Update on digital students

When I last lamented the challenges presented by technology-infatuated Millennial generation students, several of our astute commenters were skeptical (perhaps understandbly) that this group of students really does bring a coherent set of attitudes or abilities to their academic studies.

So here's one for those skeptics: In an article 'Generational myth' (Chronicle of Higher Ed), Siva Vaidhyanathan tries to pour cold water on the claim that a generation of tech-savvy students exists:

A tidbit from the article:
I have been hearing some version of the "kids today" or "this generation believes" argument for more than a dozen years of studying and teaching about digital culture and technology. As a professor, I am in the constant company of 18- to-23-year-olds. I have taught at both public and private universities, and I have to report that the levels of comfort with, understanding of, and dexterity with digital technology varies greatly within every class. Yet it has not changed in the aggregate in more than 10 years.

Every class has a handful of people with amazing skills and a large number who can't deal with computers at all. A few lack mobile phones. Many can't afford any gizmos and resent assignments that demand digital work. Many use Facebook and MySpace because they are easy and fun, not because they are powerful (which, of course, they are not). And almost none know how to program or even code text with Hypertext Markup Language (HTML). Only a handful come to college with a sense of how the Internet fundamentally differs from the other major media platforms in daily life.

College students in America are not as "digital" as we might wish to pretend. And even at elite universities, many are not rich enough. All this mystical talk about a generational shift and all the claims that kids won't read books are just not true. Our students read books when books work for them (and when I tell them to). And they all (I mean all) tell me that they prefer the technology of the bound book to the PDF or Web page.

Much of what Vaidhyanathan proceeds to say strikes me as sensible: that generalizations about generations are dangerous and imprecise; that they tend to overlook diversity, especially economic diversity; that it would be unwise to upend well-established educational practices to fit the learning habits of a few students who are technologically sophisticated. I would also add that I think we need to make the case for the limits of digital technology and technology generally — that there's a reason to read the Republic rather than watch the movie.

At the same, though, Vaidhyanathan hits on exactly what I think is hard about integrating technology into our teaching. Students, even the technologically sophisticated ones, know little about how to use technology to learn. Oh, students can use technology a thousand different ays. But what we should be worried about isn't whether they know HTML. It's a matter of whether they can distinguish reputable WWW sources and unreputable ones, for example. It's a matter of whether they can watch a YouTube video on a controversial ballot measure and decode it rather than being swayed by its misleading suggestions or imagery. It's a matter of whether they take advantage of the awesome power afforded them by modern word processing technology to actually revise their work. It's a matter of being able to communicate meaningfully in a digital forum beyond "I agree with that." And if we expect students, whatever their level of technological know-how, to learn through technology, then these are the things we need to emphasize, not knowledge of programming languages.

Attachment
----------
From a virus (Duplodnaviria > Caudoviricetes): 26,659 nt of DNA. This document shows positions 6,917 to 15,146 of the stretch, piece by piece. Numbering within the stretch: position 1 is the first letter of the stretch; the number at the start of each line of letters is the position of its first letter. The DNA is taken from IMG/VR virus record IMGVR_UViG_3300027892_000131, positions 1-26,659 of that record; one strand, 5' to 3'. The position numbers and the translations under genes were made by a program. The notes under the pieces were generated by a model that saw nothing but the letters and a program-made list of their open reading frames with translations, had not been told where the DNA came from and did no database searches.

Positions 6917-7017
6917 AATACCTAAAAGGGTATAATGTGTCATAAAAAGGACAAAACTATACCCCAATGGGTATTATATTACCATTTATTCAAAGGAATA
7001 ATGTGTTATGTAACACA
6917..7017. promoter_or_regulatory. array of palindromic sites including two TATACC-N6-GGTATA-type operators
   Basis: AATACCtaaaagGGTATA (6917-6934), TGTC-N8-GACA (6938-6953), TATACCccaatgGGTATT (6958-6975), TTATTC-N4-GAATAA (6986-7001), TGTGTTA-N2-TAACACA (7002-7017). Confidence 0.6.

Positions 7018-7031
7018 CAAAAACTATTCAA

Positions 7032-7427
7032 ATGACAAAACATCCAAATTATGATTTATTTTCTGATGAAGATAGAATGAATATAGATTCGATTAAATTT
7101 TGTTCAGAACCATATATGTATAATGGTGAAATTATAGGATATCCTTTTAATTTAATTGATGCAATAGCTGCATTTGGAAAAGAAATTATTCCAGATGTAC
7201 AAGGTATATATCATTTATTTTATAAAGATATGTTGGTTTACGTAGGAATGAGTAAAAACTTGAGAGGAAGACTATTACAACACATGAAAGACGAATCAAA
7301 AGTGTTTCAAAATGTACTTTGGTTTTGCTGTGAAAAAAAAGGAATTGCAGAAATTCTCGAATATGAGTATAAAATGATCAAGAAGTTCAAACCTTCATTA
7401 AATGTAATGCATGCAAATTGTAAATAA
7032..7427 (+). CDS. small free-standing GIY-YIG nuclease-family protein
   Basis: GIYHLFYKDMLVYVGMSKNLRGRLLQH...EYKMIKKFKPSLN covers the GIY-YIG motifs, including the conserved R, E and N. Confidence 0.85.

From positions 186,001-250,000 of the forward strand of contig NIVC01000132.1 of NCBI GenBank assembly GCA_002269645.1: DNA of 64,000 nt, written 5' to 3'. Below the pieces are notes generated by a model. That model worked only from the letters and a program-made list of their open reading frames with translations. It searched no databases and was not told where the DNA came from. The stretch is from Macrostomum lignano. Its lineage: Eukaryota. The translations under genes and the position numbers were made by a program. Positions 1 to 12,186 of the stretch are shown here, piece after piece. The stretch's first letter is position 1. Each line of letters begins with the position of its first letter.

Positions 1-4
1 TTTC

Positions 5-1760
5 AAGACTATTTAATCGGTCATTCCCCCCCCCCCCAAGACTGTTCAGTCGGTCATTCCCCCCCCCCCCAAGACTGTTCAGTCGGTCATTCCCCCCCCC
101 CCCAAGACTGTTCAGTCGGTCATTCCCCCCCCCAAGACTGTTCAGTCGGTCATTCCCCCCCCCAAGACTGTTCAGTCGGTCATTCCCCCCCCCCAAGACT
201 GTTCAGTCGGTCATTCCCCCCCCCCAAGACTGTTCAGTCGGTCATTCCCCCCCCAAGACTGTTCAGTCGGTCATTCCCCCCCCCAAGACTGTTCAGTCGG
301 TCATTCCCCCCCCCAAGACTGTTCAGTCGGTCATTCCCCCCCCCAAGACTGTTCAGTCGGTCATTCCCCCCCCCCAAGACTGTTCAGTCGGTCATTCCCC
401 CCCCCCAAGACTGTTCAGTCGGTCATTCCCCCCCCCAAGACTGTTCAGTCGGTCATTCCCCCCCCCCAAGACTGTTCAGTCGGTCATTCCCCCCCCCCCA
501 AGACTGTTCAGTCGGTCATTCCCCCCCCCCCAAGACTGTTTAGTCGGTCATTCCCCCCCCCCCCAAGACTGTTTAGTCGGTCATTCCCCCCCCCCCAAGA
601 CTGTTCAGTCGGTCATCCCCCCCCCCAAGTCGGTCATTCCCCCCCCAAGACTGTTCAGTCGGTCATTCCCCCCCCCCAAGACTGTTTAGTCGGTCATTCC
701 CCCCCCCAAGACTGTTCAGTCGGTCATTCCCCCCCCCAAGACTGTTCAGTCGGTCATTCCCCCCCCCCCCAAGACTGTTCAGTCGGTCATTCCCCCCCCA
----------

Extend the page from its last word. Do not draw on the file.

Maybe James Lang will help us out with these issues on Wednesday!

Sunday, October 26, 2008

Follow the Wake!

Folks might notice that I put a link on the right to enable ISW readers to follow our blog. Please become a follower if you so desire. It's a great way to keep up with what's happening here.

Staying 'On Course', part 3: Teaching with technology

Coming to a blog near you: James Lang on teaching and technology. Stay tuned for our discussion this coming Wednesday, October 29!

Tuesday, October 21, 2008

A No Longer Teaching Philosophy Blog

Here is a new blog called "Leaving Academia Behind" that some ISW readers might find interesting. The blog's author (and others pondering similar moves) would, I'd guess, appreciate anyone's relevant experiences, observations and advice. Here's the blurb about it:
"This blog has been created to explain my decision to leave academia behind. In addition, I hope that it can serve as a guide to those in a similar situation. I know that when I first made the decision I did not know what I'd be doing next. Discovering that there are things to do outside of academia took some time and hopefully this blog can help speed that up."